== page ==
Bryan Caplan  

Sympathy for the Nobelist

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Scott Sumner eloquently stretches the limits of our empathy:
[A]s you become better known, you don't seem to have any more influence than before.  I used to wonder why Krugman always seemed to downplay his influence.  He's got the best blogging gig in the world, at the NYT.  He might be the favorite economist of the Democrats who now run Washington.  He's got his Nobel Prize.  He must feel like he's on top of the world, the James Cameron of blogging.  But as the Chinese like to say, "Desire is a valley that can never be filled."  You always want more influence.  I can now see how Krugman would be frustrated that no one paid attention to his argument that we needed more stimulus.  So imagine how un-influential I feel, despite my minor success this year.
Which reminds me of my favorite symbolic academic victory: Quoting Denethor's suicide oration from LOTR in Rationality and Society.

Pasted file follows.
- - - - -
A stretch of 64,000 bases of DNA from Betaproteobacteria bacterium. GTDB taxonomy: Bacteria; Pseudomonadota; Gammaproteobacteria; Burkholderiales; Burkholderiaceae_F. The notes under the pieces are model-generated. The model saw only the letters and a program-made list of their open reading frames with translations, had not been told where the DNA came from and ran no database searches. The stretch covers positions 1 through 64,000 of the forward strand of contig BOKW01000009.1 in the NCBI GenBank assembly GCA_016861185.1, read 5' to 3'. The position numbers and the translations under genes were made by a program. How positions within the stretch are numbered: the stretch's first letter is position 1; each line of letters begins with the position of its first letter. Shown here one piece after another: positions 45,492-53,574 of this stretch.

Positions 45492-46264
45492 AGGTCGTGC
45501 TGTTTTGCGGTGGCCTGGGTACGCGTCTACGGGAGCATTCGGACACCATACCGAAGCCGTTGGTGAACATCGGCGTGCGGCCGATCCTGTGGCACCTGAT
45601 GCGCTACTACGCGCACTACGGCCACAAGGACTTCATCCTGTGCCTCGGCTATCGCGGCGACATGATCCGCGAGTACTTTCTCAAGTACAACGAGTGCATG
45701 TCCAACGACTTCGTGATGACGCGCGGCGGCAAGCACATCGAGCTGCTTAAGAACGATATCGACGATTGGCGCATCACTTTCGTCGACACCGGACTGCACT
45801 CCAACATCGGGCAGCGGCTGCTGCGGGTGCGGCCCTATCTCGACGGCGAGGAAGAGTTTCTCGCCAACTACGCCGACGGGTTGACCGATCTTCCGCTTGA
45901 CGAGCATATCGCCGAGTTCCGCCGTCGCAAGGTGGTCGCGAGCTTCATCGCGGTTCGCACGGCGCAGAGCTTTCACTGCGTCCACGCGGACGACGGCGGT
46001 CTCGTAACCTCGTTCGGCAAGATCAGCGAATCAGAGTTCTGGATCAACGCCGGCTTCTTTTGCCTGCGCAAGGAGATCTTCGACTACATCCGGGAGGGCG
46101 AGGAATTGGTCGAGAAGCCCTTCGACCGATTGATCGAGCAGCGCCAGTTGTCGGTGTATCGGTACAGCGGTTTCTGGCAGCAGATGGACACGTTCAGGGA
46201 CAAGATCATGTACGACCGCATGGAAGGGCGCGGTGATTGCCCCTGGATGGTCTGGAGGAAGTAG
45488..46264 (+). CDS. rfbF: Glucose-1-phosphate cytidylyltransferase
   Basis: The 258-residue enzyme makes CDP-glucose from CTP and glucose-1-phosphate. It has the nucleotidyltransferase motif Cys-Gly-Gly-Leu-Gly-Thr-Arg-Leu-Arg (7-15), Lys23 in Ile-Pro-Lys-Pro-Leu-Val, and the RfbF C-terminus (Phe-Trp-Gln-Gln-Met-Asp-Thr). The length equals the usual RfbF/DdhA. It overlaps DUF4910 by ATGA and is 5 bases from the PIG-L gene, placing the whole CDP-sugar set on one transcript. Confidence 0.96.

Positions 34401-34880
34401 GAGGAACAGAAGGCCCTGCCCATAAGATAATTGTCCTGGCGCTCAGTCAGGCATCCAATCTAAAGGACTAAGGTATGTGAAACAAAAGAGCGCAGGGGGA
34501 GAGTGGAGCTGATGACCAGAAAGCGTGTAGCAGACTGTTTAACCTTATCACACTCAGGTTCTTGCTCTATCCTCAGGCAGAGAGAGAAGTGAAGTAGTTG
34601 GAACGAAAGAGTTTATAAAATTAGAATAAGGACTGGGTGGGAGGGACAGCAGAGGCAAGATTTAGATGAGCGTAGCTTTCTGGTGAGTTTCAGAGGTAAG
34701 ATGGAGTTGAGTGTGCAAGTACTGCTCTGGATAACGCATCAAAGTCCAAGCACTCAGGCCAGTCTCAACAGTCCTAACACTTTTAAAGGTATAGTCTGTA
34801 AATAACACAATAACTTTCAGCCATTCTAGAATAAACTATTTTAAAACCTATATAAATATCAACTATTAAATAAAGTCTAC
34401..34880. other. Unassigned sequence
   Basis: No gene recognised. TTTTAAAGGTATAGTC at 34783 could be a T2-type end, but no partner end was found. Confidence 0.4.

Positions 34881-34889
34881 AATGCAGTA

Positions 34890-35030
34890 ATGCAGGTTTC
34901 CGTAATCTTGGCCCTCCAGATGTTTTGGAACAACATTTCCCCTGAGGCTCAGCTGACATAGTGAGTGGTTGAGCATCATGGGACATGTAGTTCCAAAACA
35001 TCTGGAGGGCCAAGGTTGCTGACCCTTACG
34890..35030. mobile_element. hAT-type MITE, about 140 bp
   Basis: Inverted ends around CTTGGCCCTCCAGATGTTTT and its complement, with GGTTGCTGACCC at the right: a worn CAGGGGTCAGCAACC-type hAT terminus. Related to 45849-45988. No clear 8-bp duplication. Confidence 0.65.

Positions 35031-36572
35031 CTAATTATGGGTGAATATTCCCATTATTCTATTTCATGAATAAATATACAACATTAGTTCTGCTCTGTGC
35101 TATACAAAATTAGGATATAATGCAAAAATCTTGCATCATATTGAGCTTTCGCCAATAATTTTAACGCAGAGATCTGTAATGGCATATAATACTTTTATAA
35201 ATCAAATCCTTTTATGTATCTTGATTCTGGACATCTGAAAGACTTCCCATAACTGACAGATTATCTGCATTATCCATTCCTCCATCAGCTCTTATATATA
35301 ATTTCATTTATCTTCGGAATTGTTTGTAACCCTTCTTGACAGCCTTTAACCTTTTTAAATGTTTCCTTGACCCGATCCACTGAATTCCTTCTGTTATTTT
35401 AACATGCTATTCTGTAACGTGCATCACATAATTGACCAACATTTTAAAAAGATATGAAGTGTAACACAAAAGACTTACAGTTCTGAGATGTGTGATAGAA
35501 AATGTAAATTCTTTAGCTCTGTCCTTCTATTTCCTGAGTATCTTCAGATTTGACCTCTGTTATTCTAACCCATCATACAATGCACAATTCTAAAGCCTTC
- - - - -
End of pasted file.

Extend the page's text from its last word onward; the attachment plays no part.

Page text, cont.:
"I would have things as they were in the days of my life," answered Denethor, "and in the days of my long-fathers before me: to be the Lord of this City in peace, and leave my chair to a son after me, who would be his own master and no wizard's pupil. But if doom denies this to me, then I will have naught: neither life diminished, nor love halved, nor honour abated."


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COMMENTS (2 to date)
Daniel Kuehn writes:

That's what you consider empathetic?

He's suggesting that Krugman is concerned about his own influence rather than being concerned about how many families are going to suffer as a result of the bungled response to the recession.

Where I come from, that's not "empathy" - that's called an insult.

Tom writes:

Krugman is more influential than he knows. For ever person who values what he says, there is 1+ who run the other way. Maybe persuasive is more like what he's looking for.

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